Breast-feeding and infant illness: a dose-response relationship?

Am J Public Health. 1999 Jan;89(1):25-30. doi: 10.2105/ajph.89.1.25.


Objectives: The purpose of this study was to determine whether breast-feeding has a dose-related protective effect against illness and whether it confers special health benefits to poor infants.

Methods: The association between breast-feeding dose and illnesses in the first 6 months of life was analyzed with generalized estimating equations regression for 7092 infants from the National Maternal and Infant Health Survey. Breast-feeding dose (ratio of breast-feedings to other feedings) was categorized as full, most, equal, less, or no breast-feeding.

Results: Compared with no breast-feeding, full breast-feeding infants had lower odds ratios of diarrhea, cough or wheeze, and vomiting and lower mean ratios of illness months and sick baby medical visits. Most breast-feeding infants had lower odds ratios of diarrhea and cough or wheeze, and equal breast-feeding infants had lower odds ratios of cough or wheeze. Full, most, and equal breast-feeding infants without siblings had lower odds ratios of ear infections and certain other illnesses, but those with siblings did not. Less breast-feeding infants had no reduced odds ratios of illness. Findings did not vary by income.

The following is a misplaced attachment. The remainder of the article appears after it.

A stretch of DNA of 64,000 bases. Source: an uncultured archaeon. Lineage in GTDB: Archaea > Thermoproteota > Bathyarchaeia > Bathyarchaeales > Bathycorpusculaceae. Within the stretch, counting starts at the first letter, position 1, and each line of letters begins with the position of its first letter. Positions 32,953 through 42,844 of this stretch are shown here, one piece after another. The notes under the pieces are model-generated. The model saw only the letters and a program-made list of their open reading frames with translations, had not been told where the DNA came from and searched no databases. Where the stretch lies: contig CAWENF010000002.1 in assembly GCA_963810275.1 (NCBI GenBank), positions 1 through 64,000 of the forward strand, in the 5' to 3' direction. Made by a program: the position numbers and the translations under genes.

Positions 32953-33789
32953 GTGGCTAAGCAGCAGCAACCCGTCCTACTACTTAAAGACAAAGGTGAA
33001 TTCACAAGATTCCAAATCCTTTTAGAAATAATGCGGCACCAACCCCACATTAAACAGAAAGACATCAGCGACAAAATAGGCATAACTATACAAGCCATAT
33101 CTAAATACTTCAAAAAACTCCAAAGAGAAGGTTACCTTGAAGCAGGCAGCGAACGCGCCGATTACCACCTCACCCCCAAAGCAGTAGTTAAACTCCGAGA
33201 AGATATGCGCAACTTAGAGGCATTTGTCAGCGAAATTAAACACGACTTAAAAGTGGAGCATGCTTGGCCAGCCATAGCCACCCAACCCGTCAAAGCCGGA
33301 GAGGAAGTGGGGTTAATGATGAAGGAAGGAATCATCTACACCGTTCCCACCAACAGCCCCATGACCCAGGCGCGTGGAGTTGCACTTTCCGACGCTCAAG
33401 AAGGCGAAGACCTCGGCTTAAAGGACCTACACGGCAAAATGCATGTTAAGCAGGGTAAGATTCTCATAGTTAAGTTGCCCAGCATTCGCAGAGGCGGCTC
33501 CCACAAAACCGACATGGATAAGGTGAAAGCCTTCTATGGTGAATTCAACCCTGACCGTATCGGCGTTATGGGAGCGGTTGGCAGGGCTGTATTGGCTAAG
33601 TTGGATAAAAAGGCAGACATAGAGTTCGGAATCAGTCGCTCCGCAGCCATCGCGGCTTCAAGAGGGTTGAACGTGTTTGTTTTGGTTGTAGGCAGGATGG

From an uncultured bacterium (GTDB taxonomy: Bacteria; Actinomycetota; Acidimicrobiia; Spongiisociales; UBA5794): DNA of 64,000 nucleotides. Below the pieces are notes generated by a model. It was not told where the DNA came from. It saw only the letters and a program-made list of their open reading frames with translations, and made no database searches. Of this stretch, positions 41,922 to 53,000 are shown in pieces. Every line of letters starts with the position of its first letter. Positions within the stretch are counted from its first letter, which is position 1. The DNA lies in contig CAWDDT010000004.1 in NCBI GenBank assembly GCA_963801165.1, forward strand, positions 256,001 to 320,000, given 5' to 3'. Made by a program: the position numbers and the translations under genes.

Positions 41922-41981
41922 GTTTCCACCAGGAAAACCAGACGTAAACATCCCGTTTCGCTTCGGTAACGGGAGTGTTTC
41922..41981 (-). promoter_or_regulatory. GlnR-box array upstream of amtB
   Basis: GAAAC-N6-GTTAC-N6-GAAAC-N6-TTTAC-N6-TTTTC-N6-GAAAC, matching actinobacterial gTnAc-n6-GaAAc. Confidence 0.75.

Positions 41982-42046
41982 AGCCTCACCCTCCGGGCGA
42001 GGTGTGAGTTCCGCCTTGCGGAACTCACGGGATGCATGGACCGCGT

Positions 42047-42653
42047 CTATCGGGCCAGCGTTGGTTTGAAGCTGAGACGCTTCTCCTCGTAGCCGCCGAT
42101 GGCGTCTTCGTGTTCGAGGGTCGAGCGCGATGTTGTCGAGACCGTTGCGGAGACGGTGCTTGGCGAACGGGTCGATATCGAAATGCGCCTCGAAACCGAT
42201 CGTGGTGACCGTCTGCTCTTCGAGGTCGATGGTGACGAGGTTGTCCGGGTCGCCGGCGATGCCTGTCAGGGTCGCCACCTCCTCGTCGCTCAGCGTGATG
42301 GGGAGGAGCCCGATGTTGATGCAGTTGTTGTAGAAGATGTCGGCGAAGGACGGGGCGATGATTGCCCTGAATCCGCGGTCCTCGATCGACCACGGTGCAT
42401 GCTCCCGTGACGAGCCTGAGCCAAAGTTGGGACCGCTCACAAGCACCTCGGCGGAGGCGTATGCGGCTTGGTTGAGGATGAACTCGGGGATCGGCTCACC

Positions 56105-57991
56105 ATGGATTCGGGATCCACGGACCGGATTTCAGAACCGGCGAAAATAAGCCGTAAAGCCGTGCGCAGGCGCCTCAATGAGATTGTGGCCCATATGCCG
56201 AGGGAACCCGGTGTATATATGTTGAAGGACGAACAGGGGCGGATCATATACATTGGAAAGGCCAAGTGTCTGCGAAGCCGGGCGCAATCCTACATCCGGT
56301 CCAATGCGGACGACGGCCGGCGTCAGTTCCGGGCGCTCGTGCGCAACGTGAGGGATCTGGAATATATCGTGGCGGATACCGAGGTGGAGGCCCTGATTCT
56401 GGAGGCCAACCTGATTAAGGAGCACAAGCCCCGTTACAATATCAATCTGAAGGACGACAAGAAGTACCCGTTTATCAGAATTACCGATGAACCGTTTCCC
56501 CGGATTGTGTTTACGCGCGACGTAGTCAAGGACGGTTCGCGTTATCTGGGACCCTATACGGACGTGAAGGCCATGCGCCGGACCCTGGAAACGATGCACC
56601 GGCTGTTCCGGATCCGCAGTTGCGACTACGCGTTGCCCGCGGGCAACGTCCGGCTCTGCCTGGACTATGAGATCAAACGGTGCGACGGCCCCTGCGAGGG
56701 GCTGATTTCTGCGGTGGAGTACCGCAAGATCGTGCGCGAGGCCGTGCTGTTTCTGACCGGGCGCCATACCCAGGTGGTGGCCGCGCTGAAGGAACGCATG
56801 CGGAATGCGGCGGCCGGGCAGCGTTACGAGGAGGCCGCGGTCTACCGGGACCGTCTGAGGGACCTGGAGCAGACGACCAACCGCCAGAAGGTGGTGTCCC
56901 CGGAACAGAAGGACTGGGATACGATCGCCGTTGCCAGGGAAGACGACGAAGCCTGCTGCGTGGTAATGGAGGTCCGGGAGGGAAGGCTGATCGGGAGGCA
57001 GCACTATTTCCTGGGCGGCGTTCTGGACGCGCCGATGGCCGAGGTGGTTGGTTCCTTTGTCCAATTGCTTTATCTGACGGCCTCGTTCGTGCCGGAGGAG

Conclusions: Full breast-feeding was associated with the lowest illness rates. Minimal (less) breast-feeding was not protective. Breast-feeding conferred similar health benefits in all economic groups.

MeSH terms

  • Adult
  • Breast Feeding / statistics & numerical data*
  • Child Health Services / statistics & numerical data
  • Cough / epidemiology
  • Diarrhea, Infantile / epidemiology
  • Female
  • Health Surveys
  • Humans
  • Infant
  • Infant Welfare / statistics & numerical data*
  • Infant, Newborn
  • Male
  • Morbidity*
  • Odds Ratio
  • Poverty / statistics & numerical data
  • Regression Analysis
  • Surveys and Questionnaires
  • United States / epidemiology
  • Vomiting / epidemiology